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The Differences Between ADHD And Executive Function Disorder

ADHD or executive function disorder?Introduction

According to c8sciences.com, “While they share some of their respective symptoms, the definitions of Attention Deficit Hyperactivity Disorder and Executive Function Disorder aren’t quite the same. There is a definite difference between ADHD and Executive Function Disorder. A child or adult with ADHD might be hyperactive, inattentive, and/or impulsive, and while clinicians have always had a grasp on impulsivity and hyperactivity, the concept of inattention has evolved from a simple focus on “inability to stay on task” to a broader concept of “executive functioning”. Executive Functioning problems involve a pattern of chronic difficulties in executing daily tasks.” With that said, this article will describe the difference between Attention Deficit Hyperactivity Disorder and Executive Function Disorder.

Defining Attention Deficit Hyperactivity Disorder

According to c8sciences.com, “Attention Deficit Hyperactivity Disorder is one of the most frequently-occurring brain-based disorders. It most often manifests itself in childhood and continues to pose challenges throughout adolescence and into adulthood.” The following symptoms are present in Attention Deficit Hyperactivity Disorder to name a few:

  • Difficulty getting and staying focused
  • Modulating attention
  • Controlling impulsivity
  • Self-managing behavior

Defining Executive Function Disorder

According to webmd.com, Executive function pertains to the following areas:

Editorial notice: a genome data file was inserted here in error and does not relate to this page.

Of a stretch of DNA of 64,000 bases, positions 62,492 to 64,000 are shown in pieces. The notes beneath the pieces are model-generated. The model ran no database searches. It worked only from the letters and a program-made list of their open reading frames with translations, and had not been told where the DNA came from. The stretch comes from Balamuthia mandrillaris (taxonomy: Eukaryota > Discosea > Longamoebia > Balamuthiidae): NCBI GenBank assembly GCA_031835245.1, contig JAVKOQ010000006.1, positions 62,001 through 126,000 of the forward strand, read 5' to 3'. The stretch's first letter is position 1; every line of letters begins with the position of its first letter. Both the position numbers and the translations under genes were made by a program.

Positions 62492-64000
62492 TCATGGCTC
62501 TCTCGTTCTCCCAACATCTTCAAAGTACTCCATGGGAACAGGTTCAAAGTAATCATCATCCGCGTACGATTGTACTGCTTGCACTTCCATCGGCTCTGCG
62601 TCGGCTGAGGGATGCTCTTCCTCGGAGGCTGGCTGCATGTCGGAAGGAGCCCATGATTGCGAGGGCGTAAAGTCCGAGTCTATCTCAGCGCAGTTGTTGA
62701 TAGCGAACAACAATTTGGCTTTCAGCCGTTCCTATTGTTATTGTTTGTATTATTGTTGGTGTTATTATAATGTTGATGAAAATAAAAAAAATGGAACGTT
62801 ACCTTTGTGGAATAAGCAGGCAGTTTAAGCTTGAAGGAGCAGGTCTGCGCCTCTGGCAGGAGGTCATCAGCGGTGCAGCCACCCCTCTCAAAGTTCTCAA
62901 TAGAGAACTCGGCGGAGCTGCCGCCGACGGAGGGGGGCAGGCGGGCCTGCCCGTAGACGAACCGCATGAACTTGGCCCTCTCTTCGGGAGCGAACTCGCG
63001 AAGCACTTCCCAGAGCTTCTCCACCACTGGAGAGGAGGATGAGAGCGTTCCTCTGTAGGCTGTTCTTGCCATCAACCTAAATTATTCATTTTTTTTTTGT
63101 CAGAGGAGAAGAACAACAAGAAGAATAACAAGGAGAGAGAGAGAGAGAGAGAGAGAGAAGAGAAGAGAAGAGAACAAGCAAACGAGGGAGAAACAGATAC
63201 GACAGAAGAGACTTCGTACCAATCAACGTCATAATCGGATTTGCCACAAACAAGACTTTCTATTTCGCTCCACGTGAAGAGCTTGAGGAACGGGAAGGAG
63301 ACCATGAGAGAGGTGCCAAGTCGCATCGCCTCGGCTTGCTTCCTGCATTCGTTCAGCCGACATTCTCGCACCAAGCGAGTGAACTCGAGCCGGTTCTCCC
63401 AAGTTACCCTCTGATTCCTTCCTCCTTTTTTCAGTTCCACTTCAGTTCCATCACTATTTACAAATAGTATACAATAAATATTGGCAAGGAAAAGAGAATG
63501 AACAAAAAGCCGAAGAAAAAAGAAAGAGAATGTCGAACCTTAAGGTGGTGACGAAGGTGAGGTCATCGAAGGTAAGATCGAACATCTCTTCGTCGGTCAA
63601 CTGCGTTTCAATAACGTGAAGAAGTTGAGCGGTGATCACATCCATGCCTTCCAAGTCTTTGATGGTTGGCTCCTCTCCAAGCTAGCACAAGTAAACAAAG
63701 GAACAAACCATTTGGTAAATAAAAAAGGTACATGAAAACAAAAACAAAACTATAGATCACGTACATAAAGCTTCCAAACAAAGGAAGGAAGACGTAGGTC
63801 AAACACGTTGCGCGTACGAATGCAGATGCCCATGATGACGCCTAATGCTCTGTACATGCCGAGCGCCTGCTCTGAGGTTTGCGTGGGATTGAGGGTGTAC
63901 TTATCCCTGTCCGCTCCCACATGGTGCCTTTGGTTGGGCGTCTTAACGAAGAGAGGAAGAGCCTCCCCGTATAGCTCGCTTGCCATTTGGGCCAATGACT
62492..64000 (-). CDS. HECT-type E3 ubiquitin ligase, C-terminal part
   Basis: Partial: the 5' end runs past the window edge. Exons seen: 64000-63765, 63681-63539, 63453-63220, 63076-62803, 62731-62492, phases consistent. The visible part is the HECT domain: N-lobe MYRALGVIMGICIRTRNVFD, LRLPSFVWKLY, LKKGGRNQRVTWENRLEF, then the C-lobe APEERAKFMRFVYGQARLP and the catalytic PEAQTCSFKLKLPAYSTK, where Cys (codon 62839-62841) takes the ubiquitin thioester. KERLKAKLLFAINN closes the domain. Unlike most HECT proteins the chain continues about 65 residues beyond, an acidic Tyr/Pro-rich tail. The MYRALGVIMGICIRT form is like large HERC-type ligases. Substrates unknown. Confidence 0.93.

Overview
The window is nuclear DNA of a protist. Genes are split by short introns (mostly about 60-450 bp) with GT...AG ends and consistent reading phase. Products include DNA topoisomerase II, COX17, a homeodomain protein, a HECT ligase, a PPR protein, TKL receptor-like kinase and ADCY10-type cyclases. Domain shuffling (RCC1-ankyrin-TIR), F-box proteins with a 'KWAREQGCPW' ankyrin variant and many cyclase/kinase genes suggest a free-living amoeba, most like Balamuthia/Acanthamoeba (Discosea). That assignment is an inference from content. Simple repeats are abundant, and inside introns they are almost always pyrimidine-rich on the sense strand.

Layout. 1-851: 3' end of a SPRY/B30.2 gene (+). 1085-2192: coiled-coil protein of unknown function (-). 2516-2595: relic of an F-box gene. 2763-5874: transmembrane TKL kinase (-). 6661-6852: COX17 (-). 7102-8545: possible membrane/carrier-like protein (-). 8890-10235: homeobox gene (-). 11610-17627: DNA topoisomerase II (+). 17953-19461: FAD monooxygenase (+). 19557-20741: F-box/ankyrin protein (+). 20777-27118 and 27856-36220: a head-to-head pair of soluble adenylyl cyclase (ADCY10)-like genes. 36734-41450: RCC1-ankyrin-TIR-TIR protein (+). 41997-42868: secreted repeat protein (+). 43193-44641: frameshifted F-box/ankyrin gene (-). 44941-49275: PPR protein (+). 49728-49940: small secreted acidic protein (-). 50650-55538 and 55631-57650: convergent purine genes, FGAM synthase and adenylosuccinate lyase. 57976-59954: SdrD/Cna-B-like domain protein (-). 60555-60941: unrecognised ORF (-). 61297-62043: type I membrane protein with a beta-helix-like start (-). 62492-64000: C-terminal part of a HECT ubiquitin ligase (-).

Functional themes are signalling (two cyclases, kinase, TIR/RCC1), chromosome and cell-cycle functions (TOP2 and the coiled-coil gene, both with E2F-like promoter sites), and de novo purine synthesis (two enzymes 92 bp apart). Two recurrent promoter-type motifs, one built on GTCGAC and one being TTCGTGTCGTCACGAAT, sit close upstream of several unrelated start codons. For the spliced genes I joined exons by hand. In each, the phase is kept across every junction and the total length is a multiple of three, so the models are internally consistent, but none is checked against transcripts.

• Manage time
  • Pay attention
  • Switch focus
  • Plan and organize
  • Remember details
  • Avoid saying or doing the wrong thing
  • Do things based on your experience

According to c8sciences.com, “Wouldn’t it make sense, then, that someone experiencing issues with executive functioning may have problems analyzing, planning, organizing, scheduling and completing tasks? Children and adults with EFD exhibit issues with organizing materials and setting schedules; they misplace papers, reports and other school materials and often times will have similar problems keeping track of their personal items or even keeping their bedroom organized. No matter how hard they try, the failure rate remains.” With that said, children and adults with Executive Function Disorder have difficulty with organization and setting schedules.

Conclusion

With that said, Attention Deficit Hyperactivity Disorder and Executive Function Disorder are similar to one another. However, it is also important to note that Attention Deficit Hyperactivity Disorder and Executive Function Disorder are also different from one another. To be specific, Attention Deficit Hyperactivity focuses on staying focused on tasks. In contrast to Attention Deficit Hyperactivity Disorder, Executive Function Disorder focuses more on completing tasks. Therefore, to conclude this article, on a final note, similarities do exist between Executive Function Disorder and Attention Deficit Hyperactivity Disorder but so do differences, as well.

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The Differences Between ADHD And Executive Function Disorder


Lauren Walters

My name is Lauren Walters. I am currently heading into my final semester of graduate school for Mental Health Counseling in the Spring of 2016. Through my own experiences with mental illness, I love to inspire others through my writings and reassure them that they can live healthy, productive lives, despite mental illness. I hope you enjoy my articles. Feel free to comment. I will be sure to respond to you questions and/or comments in a prompt manner. Enjoy!


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APA Reference
Walters, L. (2016). The Differences Between ADHD And Executive Function Disorder. Psych Central. Retrieved on December 7, 2019, from https://blogs.psychcentral.com/living-with-adhd/2016/07/the-differences-between-adhd-and-executive-function-disorder/

 

Last updated: 21 Jul 2016
Statement of review: Psych Central does not review the content that appears in our blog network (blogs.psychcentral.com) prior to publication. All opinions expressed herein are exclusively those of the author alone, and do not reflect the views of the editorial staff or management of Psych Central. Published on PsychCentral.com. All rights reserved.